Human rights groups have written to the South African government insisting that it support a pending resolution on human rights, sexual orientation and gender identity at the 27th Session of the UN Human Rights Council (UNHRC) in Geneva.
The resolution, sponsored by Chile, Uruguay, Colombia and Brazil, is a follow-up to the landmark 2011 resolution on Violence and Discrimination on the basis of Sexual Orientation and Gender Identity, which South Africa championed at the UNHRC three years ago.
That resolution led to a ground-breaking report by the UN High Commissioner for Human Rights on “discriminatory laws and practices and acts of violence against individuals based on their sexual orientation and gender identity.”
The new resolution simply calls for the Commissioner to update the report and to do so every two years. It is expected to be voted on later this week at the UNHRC.
There have, however, been troubling indications from Geneva that South Africa has not only declined to be part of the group sponsoring the new resolution but may also fail to vote in its favour or support weakening its impact.
In two letters, human rights groups have written to Minister of International Relations and Co-operation Maite Nkoana-Mashabane insisting that South Africa vote in favour of the current version of the resolution.
“Naturally a vote against this resolution would be contrary to South Africa’s foreign policy and constitutional mandate. An abstention would be seen in a similar light: a failure to speak up and show the commitment to the human rights of all people,” reads the text of one of the letters.
The groups also express concern that South Africa may support plans for a possible amendment that would cynically strip the resolution of all language on sexual orientation and gender identity.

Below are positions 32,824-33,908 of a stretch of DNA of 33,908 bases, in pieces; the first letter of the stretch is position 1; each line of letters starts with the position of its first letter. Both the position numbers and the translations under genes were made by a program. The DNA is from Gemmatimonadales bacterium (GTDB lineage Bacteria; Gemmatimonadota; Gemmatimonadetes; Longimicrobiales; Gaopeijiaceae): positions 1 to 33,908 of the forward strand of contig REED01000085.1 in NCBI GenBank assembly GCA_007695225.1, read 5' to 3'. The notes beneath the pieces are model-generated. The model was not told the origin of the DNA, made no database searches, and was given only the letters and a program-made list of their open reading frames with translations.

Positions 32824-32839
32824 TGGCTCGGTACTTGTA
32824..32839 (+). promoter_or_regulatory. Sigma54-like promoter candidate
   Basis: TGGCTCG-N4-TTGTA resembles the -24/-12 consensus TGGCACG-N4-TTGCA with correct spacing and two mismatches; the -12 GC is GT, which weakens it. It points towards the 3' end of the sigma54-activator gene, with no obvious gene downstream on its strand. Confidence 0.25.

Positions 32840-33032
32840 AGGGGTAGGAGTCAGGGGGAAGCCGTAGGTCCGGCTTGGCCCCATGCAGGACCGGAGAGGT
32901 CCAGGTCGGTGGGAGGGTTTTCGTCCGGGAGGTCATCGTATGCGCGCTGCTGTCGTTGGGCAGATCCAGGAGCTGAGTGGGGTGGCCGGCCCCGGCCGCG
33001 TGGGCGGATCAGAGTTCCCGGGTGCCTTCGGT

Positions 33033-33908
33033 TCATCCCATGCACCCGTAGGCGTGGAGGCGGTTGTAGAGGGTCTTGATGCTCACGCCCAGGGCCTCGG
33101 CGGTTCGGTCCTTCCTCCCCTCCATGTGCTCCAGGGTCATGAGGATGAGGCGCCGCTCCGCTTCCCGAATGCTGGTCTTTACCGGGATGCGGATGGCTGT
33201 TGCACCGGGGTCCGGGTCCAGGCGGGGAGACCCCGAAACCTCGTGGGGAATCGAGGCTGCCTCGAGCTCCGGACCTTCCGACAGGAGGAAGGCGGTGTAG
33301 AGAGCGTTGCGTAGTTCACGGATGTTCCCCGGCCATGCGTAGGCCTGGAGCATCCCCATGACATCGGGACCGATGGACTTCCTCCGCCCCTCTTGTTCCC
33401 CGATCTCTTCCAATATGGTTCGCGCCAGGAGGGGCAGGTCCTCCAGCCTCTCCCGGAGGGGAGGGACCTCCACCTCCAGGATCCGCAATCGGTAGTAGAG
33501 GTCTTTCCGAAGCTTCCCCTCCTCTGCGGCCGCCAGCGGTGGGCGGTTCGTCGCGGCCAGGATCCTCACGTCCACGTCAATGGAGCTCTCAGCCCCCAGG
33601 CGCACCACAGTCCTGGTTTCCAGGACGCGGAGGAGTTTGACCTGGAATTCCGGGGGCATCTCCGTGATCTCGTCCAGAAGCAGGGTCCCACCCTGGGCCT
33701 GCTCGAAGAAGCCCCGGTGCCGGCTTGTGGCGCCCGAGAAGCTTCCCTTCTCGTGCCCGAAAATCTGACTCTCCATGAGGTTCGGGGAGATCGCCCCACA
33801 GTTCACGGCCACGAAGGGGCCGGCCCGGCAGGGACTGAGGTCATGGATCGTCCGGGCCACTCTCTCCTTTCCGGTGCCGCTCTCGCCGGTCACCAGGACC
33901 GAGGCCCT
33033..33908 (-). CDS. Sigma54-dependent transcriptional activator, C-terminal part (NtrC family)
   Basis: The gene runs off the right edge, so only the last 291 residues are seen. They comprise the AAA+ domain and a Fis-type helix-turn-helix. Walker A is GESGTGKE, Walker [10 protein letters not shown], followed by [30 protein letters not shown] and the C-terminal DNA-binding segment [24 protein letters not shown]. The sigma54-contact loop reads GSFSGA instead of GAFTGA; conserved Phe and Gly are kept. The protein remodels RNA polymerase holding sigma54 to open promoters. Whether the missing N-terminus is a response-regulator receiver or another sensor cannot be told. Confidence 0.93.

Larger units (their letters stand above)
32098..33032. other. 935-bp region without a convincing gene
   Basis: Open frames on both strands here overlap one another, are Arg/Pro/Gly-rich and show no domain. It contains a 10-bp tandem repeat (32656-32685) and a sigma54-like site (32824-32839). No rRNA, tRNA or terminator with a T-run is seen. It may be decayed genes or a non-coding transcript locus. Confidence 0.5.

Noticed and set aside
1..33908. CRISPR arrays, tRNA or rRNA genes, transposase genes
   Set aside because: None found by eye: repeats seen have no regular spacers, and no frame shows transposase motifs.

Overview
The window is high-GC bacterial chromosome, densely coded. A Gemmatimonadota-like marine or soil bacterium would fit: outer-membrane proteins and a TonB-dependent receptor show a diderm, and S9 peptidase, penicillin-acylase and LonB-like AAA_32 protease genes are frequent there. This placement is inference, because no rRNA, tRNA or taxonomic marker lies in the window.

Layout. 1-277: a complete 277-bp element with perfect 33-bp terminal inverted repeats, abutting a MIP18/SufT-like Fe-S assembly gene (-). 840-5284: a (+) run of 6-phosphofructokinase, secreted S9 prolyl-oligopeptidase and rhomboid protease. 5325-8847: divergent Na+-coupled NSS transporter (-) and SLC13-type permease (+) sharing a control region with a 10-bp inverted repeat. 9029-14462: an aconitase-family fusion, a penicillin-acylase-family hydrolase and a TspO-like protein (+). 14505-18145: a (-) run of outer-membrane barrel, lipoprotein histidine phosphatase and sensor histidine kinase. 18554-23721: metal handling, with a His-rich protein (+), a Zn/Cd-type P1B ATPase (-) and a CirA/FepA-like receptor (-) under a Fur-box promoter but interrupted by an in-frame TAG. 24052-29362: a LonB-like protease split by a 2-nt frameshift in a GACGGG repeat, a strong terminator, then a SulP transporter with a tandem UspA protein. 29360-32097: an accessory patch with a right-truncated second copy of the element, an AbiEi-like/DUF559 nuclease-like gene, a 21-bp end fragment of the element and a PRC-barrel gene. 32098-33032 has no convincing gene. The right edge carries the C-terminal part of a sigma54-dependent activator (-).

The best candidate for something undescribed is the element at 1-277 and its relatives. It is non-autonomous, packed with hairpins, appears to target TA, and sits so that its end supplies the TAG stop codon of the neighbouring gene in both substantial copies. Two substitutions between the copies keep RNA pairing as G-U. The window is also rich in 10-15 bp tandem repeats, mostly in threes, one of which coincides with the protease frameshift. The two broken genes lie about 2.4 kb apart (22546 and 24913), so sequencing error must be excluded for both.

“It is deeply concerning that the South African government has stalled on its international obligations with regard to LGBTI human rights since 2011,” commented Dawie Nel, Director of OUT, the LGBT health and well-being group in Tshwane that has signed on to one of the letters.
“The government has not only failed to host its promised regional summit on LGBTI human rights but now could be considering backtracking on its own good work. Not supporting the resolution will be a devastating blow to efforts to improve the plight of LGBTI people around the world, and in Africa in particular,” Nel explained in a statement.
He added: “South Africa’s failure to act would bolster African states that continue to criminalise homosexuality and those that plan to increase and worsen penalties against LGBTI people simply for who they love or because of their gender identity.”
The groups have called on Minister Nkoana-Mashabane to issue the appropriate directive for a vote in support of the resolution on Sexual Orientation and Gender Identity and Expression and to vote against any amendments to it. They also urged her to dissuade her colleagues from proposing an amendment that would remove references to sexual orientation and gender identity from the resolution.
One positive sign that has given human rights groups hope that the South African government will do the right thing at the UNHRC was last week’s address by Minister of Social Development Bathabile Dlamini at the UN General Assembly in New York.
In it, she expressed her “sadness” that some African countries would only agree to address sexual and reproductive health and rights “in accordance with national laws and policies.”
She asked: “How committed can one be to the rights of individuals if you still seek to do so within existing laws and policies? And, let’s remember these conservative policies and laws were in many instances imposed on us by our colonisers to deny women, children and sexual minorities the freedom to privately choose and live their sexual and reproductive lives.”
Minister Dlamini further applauded Latin American countries for “leading the world in advocating for the rights of all people without distinction of any kind.”
She said: “It is time that we as Africans lend our collective support to our Latin comrades as it is through empowering our people that we will also win the fight for the right to development and for equality between countries. Let’s take this opportunity to stop trading off the rights of our own people in the belief that it strengthens our fight for a more equal and just world.”